Terry Schiavo. . . .

I have followed this story with some minor interest, and while I am not pleased that Congress saw a need to intervene, I can understand it. Here are some of my thoughts on the subject:

I find it disturibing that she will be starved to death. We don't do that to dogs, and someone who is terminally ill (in some areas) can get a lethal cocktail of painkillers. But, because some experts believe that she cannot feel pain, starvation is okay. If she is going to be killed (and let's face it, she's not on a ventilator or a heart/lung machine - she's on a permanent feeding tube. Big difference in degree), then oughtn't we, as a society, do so in a manner known to be quick and painless?

I severely distrust Michael Schiavo's "I'm Catholic, and don't believe in divorce" argument. If he didn't believe in divorce, he also shouldn't be sleeping with another woman (and having children with her). You cannot openly break faith with your church and then try to wrap yourself in its sacrements when people complain about you. Mr. Schiavo has a severe conflict of interest in this case - and the courts should have recognized that. I am fairly certain that it is only his testimony that she would wish to die, the courts should err on the side of caution, and release her into the care of her parents. In my opinion, Congress was hoping that a federal court would do this, since state courts had thus far failed in that duty.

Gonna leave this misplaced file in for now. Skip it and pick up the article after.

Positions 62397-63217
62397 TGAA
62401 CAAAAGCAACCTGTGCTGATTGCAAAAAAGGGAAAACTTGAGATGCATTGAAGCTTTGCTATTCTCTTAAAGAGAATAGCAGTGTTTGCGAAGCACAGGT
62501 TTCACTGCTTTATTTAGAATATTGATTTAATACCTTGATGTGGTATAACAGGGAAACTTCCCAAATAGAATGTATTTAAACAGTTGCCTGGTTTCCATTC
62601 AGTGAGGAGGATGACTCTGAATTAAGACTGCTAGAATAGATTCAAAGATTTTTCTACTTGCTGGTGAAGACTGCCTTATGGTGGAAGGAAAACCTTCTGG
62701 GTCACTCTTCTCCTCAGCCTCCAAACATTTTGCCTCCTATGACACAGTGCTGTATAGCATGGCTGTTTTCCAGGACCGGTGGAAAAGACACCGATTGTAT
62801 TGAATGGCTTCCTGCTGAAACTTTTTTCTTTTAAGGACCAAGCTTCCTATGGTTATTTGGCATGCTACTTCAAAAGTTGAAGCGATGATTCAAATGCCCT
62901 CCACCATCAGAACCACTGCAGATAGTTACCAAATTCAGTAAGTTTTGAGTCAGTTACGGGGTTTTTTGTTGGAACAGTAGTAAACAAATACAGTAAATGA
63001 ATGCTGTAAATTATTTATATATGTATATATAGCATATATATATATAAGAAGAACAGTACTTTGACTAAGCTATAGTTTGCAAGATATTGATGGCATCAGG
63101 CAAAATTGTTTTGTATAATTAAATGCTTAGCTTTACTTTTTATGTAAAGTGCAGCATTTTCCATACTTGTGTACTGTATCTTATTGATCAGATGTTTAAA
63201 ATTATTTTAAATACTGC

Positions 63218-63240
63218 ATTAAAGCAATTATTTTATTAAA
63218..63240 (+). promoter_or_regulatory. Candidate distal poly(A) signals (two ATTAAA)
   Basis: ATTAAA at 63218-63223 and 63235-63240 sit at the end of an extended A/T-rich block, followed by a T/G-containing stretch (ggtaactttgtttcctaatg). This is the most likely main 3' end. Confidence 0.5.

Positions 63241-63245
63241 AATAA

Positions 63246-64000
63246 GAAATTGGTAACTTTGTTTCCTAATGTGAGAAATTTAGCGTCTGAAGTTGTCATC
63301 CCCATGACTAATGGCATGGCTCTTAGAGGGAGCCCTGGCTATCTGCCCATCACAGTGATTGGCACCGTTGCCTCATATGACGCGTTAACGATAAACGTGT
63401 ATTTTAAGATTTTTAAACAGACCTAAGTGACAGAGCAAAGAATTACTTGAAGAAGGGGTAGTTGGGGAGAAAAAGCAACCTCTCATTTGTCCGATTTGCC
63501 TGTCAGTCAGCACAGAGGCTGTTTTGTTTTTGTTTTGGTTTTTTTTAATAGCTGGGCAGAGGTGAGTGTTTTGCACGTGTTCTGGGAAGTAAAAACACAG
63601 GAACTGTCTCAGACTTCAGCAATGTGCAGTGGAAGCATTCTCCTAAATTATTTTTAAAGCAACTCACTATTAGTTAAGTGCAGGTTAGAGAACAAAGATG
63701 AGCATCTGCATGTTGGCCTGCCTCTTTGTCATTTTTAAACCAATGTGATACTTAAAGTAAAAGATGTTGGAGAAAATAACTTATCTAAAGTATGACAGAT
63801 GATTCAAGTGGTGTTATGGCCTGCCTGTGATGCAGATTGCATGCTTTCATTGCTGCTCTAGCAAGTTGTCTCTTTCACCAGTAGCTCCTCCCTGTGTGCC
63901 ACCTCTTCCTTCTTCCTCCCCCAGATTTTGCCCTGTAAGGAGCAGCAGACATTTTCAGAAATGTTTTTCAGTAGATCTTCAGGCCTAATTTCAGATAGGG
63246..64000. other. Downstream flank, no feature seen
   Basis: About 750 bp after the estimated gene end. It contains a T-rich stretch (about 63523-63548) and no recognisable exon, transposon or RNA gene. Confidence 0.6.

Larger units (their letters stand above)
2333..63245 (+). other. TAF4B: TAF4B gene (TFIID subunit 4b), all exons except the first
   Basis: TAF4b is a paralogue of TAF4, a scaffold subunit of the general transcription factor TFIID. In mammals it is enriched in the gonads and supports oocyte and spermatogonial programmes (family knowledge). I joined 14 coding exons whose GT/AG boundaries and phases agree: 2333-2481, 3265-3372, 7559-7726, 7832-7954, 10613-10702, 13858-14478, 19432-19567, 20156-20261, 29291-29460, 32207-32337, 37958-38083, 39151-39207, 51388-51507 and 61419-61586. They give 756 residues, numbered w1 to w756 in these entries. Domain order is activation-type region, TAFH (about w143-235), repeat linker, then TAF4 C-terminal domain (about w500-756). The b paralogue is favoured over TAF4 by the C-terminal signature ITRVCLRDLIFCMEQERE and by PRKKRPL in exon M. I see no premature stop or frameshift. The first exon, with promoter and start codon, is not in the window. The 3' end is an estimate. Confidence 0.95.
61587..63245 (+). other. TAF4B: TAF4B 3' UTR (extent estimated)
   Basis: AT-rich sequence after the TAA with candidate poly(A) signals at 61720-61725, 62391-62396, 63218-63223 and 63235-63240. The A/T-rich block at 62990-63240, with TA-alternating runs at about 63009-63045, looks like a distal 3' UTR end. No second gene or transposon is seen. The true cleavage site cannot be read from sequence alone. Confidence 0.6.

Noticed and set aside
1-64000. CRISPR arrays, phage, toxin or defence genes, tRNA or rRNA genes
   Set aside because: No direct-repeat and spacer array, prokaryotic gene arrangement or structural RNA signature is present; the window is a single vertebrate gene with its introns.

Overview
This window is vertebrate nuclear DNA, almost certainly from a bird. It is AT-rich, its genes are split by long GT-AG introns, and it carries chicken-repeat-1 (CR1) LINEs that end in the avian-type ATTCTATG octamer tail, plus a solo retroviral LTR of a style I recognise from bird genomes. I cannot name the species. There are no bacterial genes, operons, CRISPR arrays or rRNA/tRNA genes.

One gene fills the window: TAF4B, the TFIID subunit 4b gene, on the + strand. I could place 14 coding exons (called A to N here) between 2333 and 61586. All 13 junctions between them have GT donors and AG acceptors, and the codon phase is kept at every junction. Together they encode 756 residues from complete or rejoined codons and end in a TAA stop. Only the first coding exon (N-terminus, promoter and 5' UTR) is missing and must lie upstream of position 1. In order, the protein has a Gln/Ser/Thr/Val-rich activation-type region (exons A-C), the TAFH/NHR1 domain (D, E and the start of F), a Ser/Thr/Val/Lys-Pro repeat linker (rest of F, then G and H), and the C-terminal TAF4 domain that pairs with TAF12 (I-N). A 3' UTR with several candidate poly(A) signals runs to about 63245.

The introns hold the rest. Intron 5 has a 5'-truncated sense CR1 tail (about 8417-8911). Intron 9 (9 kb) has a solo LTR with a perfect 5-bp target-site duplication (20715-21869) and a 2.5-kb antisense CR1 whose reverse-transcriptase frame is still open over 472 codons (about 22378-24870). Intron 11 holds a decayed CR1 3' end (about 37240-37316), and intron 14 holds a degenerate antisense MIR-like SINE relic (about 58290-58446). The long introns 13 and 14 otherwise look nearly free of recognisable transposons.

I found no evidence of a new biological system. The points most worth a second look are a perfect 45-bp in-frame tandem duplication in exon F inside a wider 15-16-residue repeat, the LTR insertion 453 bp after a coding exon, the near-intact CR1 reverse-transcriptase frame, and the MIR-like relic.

Hard cases make for bad law, and this is a hard case. It does make clear the need to have this discussion with family members beforehand, and, more importantly, to write it down.


Blogger Kyle said...

What I've read about this makes me pretty convinced that she should have the tube removed. Here is something with a collection of good links.

Long story short, there's no chance of recovery. Large portions of Terry Schiavo's brain are not merely dormant but missing, replaced with spinal fluid. Her husband didn't make the decision to let her die (though he was legally able to); he asked the court to make the decision for him. I haven't looked into the case (though the court documents are available), but I trust that the judge was as impartial as the title implies and that Terry Schiavo's mindless body's fate has been decided by someone fair and unbiased.

11:36 PM  
Blogger Garou said...

While there may well be no hope for recovery, that's not the only issue. If the cerebral cortex is damaged but not destroyed, she could still possess some reudimentary level of awareness. After all, people have survived with an entire hemisphere removed.

If the thalamus is still present, she almost certainly feels pain, since I believe the thalamus is the section of the brain responsible for receiving and processing pain impulses.

So, if she is going to be allowed to die, then she should be given a drug cocktail that will render her insensate or a lethal overdose. That way, there is no issue of pain and suffering.

8:13 AM  
Blogger Kyle said...

Obviously, I have no problem with the idea of giving morphine to someone whose feeding tube has been removed. In my inexpert opinion, it's not necessary for Ms. Schiavo, but it'll comfort onlookers even if it doesn't comfort the patient.

So, shall we have a court determine whether she'd refuse treatment in the form of pain killers the way they've decided she'd refuse treatment in the form of a feeding tube? (I'm kidding.)

2:04 PM  

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